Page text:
In none of the cases mutations in the NFKBIA gene were found, although deleterious mutations in this gene are present in a considerable fraction of classical HL cases.10, 11, 12 While the lack of NFKBIA gene mutations in the present study may be due to the relatively small number of cases analyzed, it may also well be that this observation reflects intrinsic features of NFKBIA gene mutations in HL. If NFKBIA mutations are usually early events in HL pathogenesis, their presence in an HRS cell precursor may be incompatible with development of a B-NHL from the same precursor.

In a similar line of argumentation, one may speculate that ATM mutations, which have been reported in 40, 30 and 15% in MCL, B-CLL and DLBCL, respectively,28, 29 are early events in the transformation process, that do not promote the development of HRS cells from lymphoma precursors carrying such aberrations. Hence, the present analysis may indicate that somatic ATM mutations do not play a significant role in classical HL generally.

The lack of FAS gene mutations was not so surprising, because among the lymphomas studied, only DLBCL are known to harbor mutations in this gene at a significant frequency.26, 45 Nevertheless, the present analysis further confirms that FAS gene mutations are indeed rarely involved in the pathogenesis of HL.16, 18

A remarkable finding of the analysis of transforming events in the related composite lymphomas is the restriction of two clonal replacement mutations in the TP53 gene to the DLBCL in case 6. Those two mutations were demonstrated to be located on different alleles and were found at positions that have been previously reported to be frequently mutated in aggressive NHL, suggesting a pathogenic role for these mutations.46, 47 The presence of the mutations exclusively in the DLBCL suggests a late transforming event, which happened most likely in the GC because of the occurrence of shared and distinct somatic V gene mutations in HRS as well as DLBCL cells (Figure 2). This late separate transforming event might have prompted the evolution of the DLBCL from a common precursor in terms of separation of the two lymphoma clones. That the lymphoma precursor harboring the TP53 mutation did not also give rise to the HRS cell clone can be taken as a further indication that TP53 gene mutations play little or no role in HL pathogenesis.15, 17

In conclusion, we present a molecular analysis of several composite lymphomas that support the concept that the development of such lymphomas is characterized by both early shared transforming events and distinct events occurring at later stages that then determine the development of the different malignancies. The IgH-associated translocations detected in the HRS and B-NHL cells of three of the cases document early shared genetic lesions and the detection of BCL2 transcripts from the translocated allele in one HRS cell clone indicates that such translocations are not generally silenced. Notably, in a previous study we detected EBV in a subclone of the HRS cells in the MCL/HL case,3 that was here described to carry a CCND1/IGH translocation, so that two distinct transforming events could be mapped in this case (Figure 2). The finding of TP53 mutations only in the DLBCL of case 6 indicates that the acquisition of these mutations most likely happened at the GC/post-GC differentiation stage of the DLBCL precursor, a finding that was not evident from previous studies of DLBCL.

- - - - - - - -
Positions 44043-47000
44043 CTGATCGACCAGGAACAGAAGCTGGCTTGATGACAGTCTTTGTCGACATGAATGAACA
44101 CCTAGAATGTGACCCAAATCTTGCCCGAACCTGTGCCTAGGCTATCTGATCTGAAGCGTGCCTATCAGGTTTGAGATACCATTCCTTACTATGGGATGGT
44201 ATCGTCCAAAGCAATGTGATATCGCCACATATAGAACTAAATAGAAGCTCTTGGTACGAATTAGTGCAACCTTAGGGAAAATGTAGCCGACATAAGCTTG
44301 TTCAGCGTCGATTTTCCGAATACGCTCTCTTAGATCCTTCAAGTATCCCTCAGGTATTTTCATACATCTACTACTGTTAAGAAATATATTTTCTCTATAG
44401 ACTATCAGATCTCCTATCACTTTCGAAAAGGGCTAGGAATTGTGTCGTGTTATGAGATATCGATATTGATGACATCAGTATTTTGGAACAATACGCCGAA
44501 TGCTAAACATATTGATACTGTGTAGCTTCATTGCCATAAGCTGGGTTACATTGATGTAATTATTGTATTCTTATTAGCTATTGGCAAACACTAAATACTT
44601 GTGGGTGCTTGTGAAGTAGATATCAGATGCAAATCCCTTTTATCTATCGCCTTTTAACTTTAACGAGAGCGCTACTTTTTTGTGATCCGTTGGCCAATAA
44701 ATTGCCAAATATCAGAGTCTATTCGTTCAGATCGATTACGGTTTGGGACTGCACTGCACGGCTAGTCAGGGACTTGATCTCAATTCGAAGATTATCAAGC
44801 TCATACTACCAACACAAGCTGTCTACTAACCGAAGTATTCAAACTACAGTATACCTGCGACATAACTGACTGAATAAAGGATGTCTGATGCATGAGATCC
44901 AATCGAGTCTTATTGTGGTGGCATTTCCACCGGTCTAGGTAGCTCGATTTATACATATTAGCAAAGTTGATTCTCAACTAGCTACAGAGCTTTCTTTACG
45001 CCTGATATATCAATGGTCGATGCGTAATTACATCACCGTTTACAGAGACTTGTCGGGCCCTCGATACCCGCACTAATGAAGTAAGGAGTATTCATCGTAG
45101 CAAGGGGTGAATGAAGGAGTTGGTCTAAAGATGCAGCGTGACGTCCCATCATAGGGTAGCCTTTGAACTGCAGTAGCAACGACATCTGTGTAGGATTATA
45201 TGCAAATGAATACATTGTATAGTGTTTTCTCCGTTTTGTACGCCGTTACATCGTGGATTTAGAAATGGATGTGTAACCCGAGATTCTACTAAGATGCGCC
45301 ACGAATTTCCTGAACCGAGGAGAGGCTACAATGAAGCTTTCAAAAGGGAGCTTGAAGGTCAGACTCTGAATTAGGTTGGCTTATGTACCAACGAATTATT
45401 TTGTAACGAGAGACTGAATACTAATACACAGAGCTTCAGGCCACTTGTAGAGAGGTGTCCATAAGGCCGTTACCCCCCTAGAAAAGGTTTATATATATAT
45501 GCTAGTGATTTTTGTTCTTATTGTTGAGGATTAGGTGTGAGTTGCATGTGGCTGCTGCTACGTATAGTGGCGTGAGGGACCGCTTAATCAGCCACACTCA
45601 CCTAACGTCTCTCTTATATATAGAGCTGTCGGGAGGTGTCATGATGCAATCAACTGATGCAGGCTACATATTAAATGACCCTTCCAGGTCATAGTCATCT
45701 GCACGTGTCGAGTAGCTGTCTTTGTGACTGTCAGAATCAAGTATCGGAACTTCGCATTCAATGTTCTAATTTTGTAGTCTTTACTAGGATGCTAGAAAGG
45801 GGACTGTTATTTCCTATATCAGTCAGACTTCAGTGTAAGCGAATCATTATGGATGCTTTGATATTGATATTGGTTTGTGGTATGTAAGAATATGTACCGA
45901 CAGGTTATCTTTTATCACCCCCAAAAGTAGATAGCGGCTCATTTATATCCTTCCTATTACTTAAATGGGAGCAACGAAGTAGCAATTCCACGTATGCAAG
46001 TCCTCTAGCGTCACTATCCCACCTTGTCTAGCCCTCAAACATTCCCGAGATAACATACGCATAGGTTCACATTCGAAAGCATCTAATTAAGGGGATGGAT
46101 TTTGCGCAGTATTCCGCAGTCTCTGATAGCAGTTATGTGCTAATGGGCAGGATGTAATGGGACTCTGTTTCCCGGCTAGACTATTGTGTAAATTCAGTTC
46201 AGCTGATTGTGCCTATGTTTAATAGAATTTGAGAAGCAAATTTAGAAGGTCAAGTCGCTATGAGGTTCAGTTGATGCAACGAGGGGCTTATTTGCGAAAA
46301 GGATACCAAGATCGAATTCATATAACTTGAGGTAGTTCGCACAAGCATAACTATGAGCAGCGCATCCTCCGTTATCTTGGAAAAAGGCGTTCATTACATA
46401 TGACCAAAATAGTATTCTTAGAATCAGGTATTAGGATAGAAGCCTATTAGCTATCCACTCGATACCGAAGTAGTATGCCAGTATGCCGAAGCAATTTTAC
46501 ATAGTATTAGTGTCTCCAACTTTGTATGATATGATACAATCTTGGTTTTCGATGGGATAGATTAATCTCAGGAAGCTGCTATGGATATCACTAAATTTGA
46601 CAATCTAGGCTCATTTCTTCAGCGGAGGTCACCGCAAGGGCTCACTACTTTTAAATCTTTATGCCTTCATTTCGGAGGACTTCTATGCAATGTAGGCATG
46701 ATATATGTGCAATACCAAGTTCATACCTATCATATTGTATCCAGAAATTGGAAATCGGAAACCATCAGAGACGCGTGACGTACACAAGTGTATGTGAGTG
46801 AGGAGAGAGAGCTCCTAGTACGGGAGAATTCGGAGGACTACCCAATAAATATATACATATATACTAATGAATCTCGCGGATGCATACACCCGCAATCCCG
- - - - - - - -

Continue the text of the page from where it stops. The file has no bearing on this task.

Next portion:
1. 1

    Rosenquist R, Menestrina F, Lestani M, Küppers R, Hansmann ML, Bräuninger A . Indications for peripheral light-chain revision and somatic hypermutation without a functional B-cell receptor in precursors of a composite diffuse large B-cell and Hodgkin's lymphoma. Lab Invest 2004; 84: 253–262.

  2. 2

    Rosenquist R, Roos G, Erlanson M, Küppers R, Bräuninger A, Hansmann ML . Clonally related splenic marginal zone lymphoma and Hodgkin lymphoma with unmutated V gene rearrangements and a 15-yr time gap between diagnoses. Eur J Haematol 2004; 73: 210–214.

  3. 3

    Tinguely M, Rosenquist R, Sundstrom C, Amini RM, Küppers R, Hansmann ML et al. Analysis of a clonally related mantle cell and Hodgkin lymphoma indicates Epstein–Barr virus infection of a Hodgkin/Reed-Sternberg cell precursor in a germinal center. Am J Surg Pathol 2003; 27: 1483–1488.

  4. 4

    van den Berg A, Maggio E, Rust R, Kooistra K, Diepstra A, Poppema S . Clonal relation in a case of CLL, ALCL, and Hodgkin composite lymphoma. Blood 2002; 100: 1425–1429.

  5. 5

    Küppers R, Sousa AB, Baur AS, Strickler JG, Rajewsky K, Hansmann ML . Common germinal-center B-cell origin of the malignant cells in two composite lymphomas, involving classical Hodgkin's disease and either follicular lymphoma or B-CLL. Mol Med 2001; 7: 285–292.

  6. 6

    Marafioti T, Hummel M, Anagnostopoulos I, Foss HD, Huhn D, Stein H . Classical Hodgkin's disease and follicular lymphoma originating from the same germinal center B cell. J Clin Oncol 1999; 17: 3804–3809.

  7. 7